Budgetary constraints, backroom dealings, internal politics, senior management changes and a year-old engine made 2017 Formula 1 World Championship season an intriguing if ultimately unsuccessful year for Sauber
Narrowly avoiding last-place in 2016, Manor’s exit afforded Sauber no such luck in 2017, being the only true backmarker on the grid. Of course, it didn’t help matters that their budget is a fraction the size of the other teams and that they were sporting a 2016 Ferrari engine supply. Indeed you could argue they did well to achieve what they did, with all six Q2 appearances and five points coming in the first eight races when the performance gap was at its lowest.
In any case, it was another lost year for a team that was scoring regularly as recently as 2013, although between the boardroom politicking which lead to the removal of team principal Monisha Kaltenborn in favour of Frederic Vasseur, and the engine deals with first Honda, now Ferrari and Alfa Romeo, the Swiss outfit still managed to stay in the headlines. Whether the increased involvement from the Italian manufacturer makes them anything more than an also-ran in 2018, we can only wait and see.
Team Rating: 5/10
Marcus Ericsson, 20th
As far as pay drivers go, you could do a lot worse than Ericsson, but in four years he is yet to beat a teammate, making it clear a pay driver is all he is. Nevertheless, the Swede managed to keep things reasonably competitive with the more highly regarded Pascal Wehrlein, although whether his substantial financial contribution to Sauber’s coffers earned him some favouritism remains a matter of contention. Granted another year with the team for 2018, he’ll be tasked with playing the role of ‘gatekeeper’ to reigning F2 champion Charles Leclerc, a task for which he is well suited.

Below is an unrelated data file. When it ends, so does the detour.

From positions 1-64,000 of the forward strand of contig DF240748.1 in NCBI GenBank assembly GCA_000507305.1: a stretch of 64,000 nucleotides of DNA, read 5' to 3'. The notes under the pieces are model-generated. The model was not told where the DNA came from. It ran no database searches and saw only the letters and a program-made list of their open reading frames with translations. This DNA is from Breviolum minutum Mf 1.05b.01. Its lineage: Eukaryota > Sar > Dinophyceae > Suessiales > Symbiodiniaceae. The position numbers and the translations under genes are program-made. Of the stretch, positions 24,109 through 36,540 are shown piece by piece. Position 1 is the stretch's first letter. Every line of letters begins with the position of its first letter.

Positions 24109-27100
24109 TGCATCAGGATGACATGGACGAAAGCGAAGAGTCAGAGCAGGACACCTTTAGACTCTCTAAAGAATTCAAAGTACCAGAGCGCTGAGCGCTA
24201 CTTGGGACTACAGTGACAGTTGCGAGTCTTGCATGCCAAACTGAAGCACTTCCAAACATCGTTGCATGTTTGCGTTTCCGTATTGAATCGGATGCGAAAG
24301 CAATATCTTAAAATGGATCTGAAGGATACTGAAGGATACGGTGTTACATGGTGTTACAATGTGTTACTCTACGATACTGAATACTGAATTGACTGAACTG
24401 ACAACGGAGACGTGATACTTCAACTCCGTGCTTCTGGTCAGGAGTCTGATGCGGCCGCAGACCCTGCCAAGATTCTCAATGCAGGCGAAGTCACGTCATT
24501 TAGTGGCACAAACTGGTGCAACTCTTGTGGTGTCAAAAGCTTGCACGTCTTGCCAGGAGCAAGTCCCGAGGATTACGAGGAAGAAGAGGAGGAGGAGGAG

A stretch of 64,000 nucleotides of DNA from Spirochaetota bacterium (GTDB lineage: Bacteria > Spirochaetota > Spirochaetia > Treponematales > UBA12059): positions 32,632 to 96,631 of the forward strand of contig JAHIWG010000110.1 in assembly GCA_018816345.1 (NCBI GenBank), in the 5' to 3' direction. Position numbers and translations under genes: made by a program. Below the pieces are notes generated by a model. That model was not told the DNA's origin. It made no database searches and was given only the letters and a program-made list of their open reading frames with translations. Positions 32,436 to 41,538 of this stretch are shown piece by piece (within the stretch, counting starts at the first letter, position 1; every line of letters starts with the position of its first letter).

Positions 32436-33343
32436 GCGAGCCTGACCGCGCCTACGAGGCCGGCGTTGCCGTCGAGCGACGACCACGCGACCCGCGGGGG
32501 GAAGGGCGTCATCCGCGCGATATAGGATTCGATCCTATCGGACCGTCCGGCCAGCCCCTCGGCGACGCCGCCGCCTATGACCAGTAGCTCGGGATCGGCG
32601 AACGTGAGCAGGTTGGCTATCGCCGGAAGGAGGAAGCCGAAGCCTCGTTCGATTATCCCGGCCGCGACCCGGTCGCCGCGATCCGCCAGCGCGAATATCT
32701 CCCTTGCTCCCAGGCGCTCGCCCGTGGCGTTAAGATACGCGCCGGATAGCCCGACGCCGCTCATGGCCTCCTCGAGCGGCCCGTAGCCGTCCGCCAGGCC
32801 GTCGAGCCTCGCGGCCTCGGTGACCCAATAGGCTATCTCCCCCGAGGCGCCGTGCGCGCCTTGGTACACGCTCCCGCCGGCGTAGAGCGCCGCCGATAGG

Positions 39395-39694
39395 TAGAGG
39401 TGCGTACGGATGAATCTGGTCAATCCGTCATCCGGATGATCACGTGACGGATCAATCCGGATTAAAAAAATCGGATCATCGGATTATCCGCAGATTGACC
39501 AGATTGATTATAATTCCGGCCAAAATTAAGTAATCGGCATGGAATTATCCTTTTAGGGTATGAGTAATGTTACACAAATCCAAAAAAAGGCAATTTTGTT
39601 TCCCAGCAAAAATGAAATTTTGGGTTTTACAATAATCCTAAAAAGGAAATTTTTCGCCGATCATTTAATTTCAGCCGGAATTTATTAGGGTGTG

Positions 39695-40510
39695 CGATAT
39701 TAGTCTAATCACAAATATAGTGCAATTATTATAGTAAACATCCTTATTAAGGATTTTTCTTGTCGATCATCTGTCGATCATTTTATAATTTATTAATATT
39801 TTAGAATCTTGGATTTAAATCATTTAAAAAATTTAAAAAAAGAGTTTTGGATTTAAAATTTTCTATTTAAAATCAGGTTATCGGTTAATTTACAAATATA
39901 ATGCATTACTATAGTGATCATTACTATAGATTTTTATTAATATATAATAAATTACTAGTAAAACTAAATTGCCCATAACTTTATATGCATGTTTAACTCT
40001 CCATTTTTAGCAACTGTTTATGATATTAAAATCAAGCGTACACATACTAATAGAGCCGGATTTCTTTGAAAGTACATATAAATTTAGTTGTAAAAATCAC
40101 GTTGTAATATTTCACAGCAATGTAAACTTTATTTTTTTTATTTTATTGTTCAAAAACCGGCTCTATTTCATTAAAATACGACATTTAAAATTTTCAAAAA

Pascal Wehrlein, 18th
Once seemingly the heir-apparent to Lewis Hamilton and Nico Rosberg at Mercedes, 2017 started for Wehrlein with the ignominy of being passed-over for Valtteri Bottas, and it’s hard to say if his subsequent performances have improved his stock. He certainly had his moments – his eighth in Spain being particularly stellar – but he wasn’t quite as dominant over Marcus Ericsson as his pedigree would’ve suggested. Still, it’s sad to see him without a seat for 2018, and one would think he’s done enough to earn another chance somewhere, hopefully with a more competitive car.
2017 WCC Position: 10th – 5 points
2016 WCC Position: 10th – 2 points
Best Finish: 8th (Pascal Wehrlein, Spain)
Average Finish: 14.2
Q2 Appearances: 6
7 4 5* 2 0
Qualifying Race DNFs Q2 Appearances Qualy Pace Difference Points
11 6 3 3 -0.05s 5
*This does not include his DNF at the opening round in Australia, as Wehrlein did not race